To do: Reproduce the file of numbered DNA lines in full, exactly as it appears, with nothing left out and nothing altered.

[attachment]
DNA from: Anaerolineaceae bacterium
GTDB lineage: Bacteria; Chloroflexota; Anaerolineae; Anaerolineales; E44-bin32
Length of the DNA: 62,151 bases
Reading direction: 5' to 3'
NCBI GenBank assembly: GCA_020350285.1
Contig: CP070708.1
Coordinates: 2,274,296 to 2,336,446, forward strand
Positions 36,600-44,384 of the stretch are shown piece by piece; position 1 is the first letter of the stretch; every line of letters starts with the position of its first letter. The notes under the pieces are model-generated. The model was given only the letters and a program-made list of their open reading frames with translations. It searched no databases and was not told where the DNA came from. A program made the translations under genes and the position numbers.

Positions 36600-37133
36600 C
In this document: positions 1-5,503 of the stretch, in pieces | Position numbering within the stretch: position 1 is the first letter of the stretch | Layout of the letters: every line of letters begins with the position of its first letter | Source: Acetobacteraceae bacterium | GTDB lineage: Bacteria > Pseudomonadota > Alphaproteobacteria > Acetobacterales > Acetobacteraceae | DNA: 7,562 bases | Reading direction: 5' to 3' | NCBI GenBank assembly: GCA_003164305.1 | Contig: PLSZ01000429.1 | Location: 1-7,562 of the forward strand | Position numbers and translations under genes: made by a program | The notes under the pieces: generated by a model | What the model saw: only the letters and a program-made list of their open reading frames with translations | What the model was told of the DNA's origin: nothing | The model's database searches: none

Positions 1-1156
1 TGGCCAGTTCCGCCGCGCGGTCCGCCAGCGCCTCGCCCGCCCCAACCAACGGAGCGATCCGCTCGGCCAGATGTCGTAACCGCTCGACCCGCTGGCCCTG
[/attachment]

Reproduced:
DNA from: Anaerolineaceae bacterium
GTDB lineage: Bacteria; Chloroflexota; Anaerolineae; Anaerolineales; E44-bin32
Length of the DNA: 62,151 bases
Reading direction: 5' to 3'
NCBI GenBank assembly: GCA_020350285.1
Contig: CP070708.1
Coordinates: 2,274,296 to 2,336,446, forward strand
Positions 36,600-44,384 of the stretch are shown piece by piece; position 1 is the first letter of the stretch; every line of letters starts with the position of its first letter. The notes under the pieces are model-generated. The model was given only the letters and a program-made list of their open reading frames with translations. It searched no databases and was not told where the DNA came from. A program made the translations under genes and the position numbers.

Positions 36600-37133
36600 C
In this document: positions 1-5,503 of the stretch, in pieces | Position numbering within the stretch: position 1 is the first letter of the stretch | Layout of the letters: every line of letters begins with the position of its first letter | Source: Acetobacteraceae bacterium | GTDB lineage: Bacteria > Pseudomonadota > Alphaproteobacteria > Acetobacterales > Acetobacteraceae | DNA: 7,562 bases | Reading direction: 5' to 3' | NCBI GenBank assembly: GCA_003164305.1 | Contig: PLSZ01000429.1 | Location: 1-7,562 of the forward strand | Position numbers and translations under genes: made by a program | The notes under the pieces: generated by a model | What the model saw: only the letters and a program-made list of their open reading frames with translations | What the model was told of the DNA's origin: nothing | The model's database searches: none

Positions 1-1156
1 TGGCCAGTTCCGCCGCGCGGTCCGCCAGCGCCTCGCCCGCCCCAACCAACGGAGCGATCCGCTCGGCCAGATGTCGTAACCGCTCGACCCGCTGGCCCTG